Depending on the context, some variables may be already defined. For example, when used for generating ruler dimension labels, "D" is a predefined variable that is the length of the ruler. See the specific documentation on these variables.

Inside expressions, variables can be defined to store intermediate results for example. To define a variable use the "var" keyword followed by the variable name and an optional initialisation. Assignment of values can be done with the "=" operator. For example, the following expression gives the result 4:

var x = 3; x = x + 1; x

Special variables start with a dollar character. Currently the only special variables available are "$1..9" which is the 1 to 9nth substring match of the last match expression.

In the context of a layout, various additional constant expressions are supported:

A value with a unit is automatically converted to database units. For example, "`0.15 um`" will give
150 if the database unit of the layout is 1 nm. See below for a list of units available.
Supported units are:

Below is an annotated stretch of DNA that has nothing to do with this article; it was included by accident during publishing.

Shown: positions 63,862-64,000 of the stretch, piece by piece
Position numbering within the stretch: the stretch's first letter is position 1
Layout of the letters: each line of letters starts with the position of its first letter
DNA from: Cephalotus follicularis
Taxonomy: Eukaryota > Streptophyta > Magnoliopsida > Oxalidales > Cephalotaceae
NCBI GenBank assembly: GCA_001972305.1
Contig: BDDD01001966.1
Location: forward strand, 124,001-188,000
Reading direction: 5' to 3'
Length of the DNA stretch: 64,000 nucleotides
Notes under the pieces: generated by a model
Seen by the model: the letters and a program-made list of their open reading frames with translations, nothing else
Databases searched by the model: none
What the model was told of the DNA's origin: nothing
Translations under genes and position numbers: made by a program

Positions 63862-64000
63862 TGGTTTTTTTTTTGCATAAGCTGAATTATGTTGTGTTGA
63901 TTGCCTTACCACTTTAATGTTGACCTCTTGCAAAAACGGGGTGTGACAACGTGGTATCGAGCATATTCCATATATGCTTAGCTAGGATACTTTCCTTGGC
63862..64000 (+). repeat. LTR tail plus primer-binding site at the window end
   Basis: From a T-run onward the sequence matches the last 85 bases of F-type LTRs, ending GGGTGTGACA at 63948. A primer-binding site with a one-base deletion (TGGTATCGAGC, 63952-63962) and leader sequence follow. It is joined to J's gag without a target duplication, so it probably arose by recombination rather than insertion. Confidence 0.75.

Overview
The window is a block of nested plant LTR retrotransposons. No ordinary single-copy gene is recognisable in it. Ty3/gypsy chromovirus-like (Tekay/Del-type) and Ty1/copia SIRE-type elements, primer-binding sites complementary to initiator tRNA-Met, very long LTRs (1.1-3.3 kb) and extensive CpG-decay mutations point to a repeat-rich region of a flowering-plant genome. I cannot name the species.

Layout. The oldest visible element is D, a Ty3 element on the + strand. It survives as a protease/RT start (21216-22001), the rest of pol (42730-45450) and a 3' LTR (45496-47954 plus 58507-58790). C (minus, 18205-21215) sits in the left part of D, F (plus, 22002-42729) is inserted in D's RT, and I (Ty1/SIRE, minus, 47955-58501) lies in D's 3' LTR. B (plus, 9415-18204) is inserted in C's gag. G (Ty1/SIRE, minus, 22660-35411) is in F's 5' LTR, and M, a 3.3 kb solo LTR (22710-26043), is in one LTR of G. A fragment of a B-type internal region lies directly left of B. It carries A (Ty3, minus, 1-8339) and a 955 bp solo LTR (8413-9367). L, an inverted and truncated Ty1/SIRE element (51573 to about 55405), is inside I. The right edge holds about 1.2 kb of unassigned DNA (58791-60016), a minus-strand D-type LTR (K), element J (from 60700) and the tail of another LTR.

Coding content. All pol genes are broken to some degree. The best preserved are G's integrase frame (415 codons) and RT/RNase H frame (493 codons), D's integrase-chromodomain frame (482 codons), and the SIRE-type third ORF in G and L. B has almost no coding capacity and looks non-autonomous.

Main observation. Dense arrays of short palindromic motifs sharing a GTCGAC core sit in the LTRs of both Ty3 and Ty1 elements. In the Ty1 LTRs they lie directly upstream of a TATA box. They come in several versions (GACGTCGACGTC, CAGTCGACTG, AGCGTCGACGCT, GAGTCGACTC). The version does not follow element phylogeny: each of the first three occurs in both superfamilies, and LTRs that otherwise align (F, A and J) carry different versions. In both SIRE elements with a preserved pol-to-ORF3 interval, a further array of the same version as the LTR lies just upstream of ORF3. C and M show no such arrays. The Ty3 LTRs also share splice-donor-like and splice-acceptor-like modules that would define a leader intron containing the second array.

Unit | Description |
---|---|

nm | Nanometers |

um, mic, micron | Micrometers |

mm | Millimeters |

m | Meters |

nm2 | Square nanometers |

um2, mic2, micron2 | Square micrometers |

mm2 | Square millimeters |

m2 | Square meters (for very big chips) |

A layer given in the common notation and enclosed in angle brackets is converted to
a layer index. For example: "`<16/0>`" will be converted to the layer index of the layer with layer number 16 and datatype 0.

A cell name enclosed in double angle brackets will be converted to the index
of that cell, for example "`<<TOP>>`".

KLayout's expressions support the following functions:

Function | Data types | Result type | Description |
---|---|---|---|

absolute_file_path(x) | String | String | Convert a relative file path to an absolute one |

absolute_path(x) | String | String | Returns the absolute path component of a file specification |

abs(x) | Numeric | Numeric | Returns the absolute value of a number |

acos(x) | Numeric | Numeric | Inverse cosine function |

asin(x) | Numeric | Numeric | Inverse sine function |

atan2(x,y) | Numeric | Numeric | Inverse tangent of x/y |

atan(x) | Numeric | Numeric | Inverse tangent function |

basename(x) | String | String | Returns the basename component of a file specification |

ceil(x) | Numeric | Numeric | Round up |

combine(x,y) | String | String | Combines the path components x and y using the system specific separator |

cosh(x) | Numeric | Numeric | Hyperbolic cosine function |

cos(x) | Numeric | Numeric | Cosine function |

downcase(x) | String | String | Converts the given string to lower case |

env(x) | String | String | Access an environment variable |

error(x) | String | Raise an error | |